The breakdown of a relationship has a significant effect on all members of the family. A point of significant contention involves the care of pets. With approximately 61% of Australians owning at least one pet, the dispute between parties for pet ownership can be a significant issue given the strong emotional attachment and affection towards the pet(s) in question.
As pets are often treated like children, should their future care to be determined in a manner akin to a parenting case? In the recent 2020 case of Davenport v Davenport, the Husband sought an order for ‘shared custody’, or shared parental responsibility, of the family dog. The Federal Circuit and Family Court of Australia upheld previous case law that established that a dog is regarded as property and cannot be dealt with like a child. Judge Tonkin also found that whilst Part VII of the Family Law Act deals with the arrangements of children, there is no provision under the Family Law Act and no specific legislation that deals with issues such as the “custody of a pet”. Accordingly, Her Honour found that there was no power for the Court to make such an order and the Husband’s application was dismissed.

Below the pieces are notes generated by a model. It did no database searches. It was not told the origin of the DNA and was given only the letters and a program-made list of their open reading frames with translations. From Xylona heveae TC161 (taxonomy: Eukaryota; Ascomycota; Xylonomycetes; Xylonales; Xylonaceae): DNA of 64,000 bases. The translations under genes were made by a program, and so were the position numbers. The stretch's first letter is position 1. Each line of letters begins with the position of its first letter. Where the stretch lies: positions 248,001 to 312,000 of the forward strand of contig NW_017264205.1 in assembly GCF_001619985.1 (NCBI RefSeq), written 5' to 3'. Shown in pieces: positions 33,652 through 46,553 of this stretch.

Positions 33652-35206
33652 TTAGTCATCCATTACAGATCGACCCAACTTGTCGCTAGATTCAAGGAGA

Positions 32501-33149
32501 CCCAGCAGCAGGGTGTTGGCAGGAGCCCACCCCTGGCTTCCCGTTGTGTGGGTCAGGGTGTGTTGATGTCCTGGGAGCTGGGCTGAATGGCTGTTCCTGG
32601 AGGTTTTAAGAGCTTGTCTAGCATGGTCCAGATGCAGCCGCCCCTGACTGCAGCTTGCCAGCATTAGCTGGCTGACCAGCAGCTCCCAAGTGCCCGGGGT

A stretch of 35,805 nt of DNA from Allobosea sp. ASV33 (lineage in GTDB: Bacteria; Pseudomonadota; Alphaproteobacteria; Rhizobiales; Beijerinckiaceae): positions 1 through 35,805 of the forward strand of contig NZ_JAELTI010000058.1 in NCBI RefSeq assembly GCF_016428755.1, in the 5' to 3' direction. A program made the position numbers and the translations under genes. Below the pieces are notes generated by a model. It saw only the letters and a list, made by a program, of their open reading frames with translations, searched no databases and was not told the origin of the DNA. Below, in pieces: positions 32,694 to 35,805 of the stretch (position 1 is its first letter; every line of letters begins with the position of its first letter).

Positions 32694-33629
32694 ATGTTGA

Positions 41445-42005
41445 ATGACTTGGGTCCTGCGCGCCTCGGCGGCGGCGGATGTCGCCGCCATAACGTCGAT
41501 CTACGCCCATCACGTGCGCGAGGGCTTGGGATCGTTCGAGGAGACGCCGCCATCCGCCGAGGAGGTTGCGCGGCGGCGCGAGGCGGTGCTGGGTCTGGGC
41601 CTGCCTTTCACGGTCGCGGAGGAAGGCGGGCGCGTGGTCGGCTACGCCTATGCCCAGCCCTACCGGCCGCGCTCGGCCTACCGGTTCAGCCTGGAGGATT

Despite a pet being a beloved member of one’s family, the Family Law Act (Cth) makes no provision for the ownership of pets following a separation. Courts consider pets as personal property. Accordingly, if a dispute arises surrounding the ‘custody’ or ownership of a pet, the Court will consider the application in the same way it determines a property settlement. Historically, Courts have been reluctant to determine who should keep a pet save in exceptional circumstances where there is significant monetary value attaching to the pets (pedigree pets) or they are income generating. Relevant considerations when determining orders in relation to pets include who purchased the pet and for what purpose, in whose name was it registered, who tended to and cared for the pet and who paid for its upkeep and maintenance.
In certain circumstances, when dealing with parenting orders in the best interest of the child, the Court may order that the pet accompany children so as to assist in transitioning between households and providing comfort and security. As with all other matters, the Court’s preference is for the parties come to an amicable arrangement between themselves. Parties can make their own informal arrangements either directly or via mediation. Increasingly, mediations are used by ‘pet parents’ to discuss and decide who the animal will live with, how much time they spend with each party and who will pay the associated costs. Parties can also undertake solicitor-based negotiations to then formally document agreements in a legally-binding manner via Consent Orders or a Binding Financial Agreement.
Vic Rajah Family Lawyers understands that pets are more than just property and represent a valued member of the family. Should you require any assistance regarding arrangements for pets arising from separation feel free to speak with one of our skilled lawyers.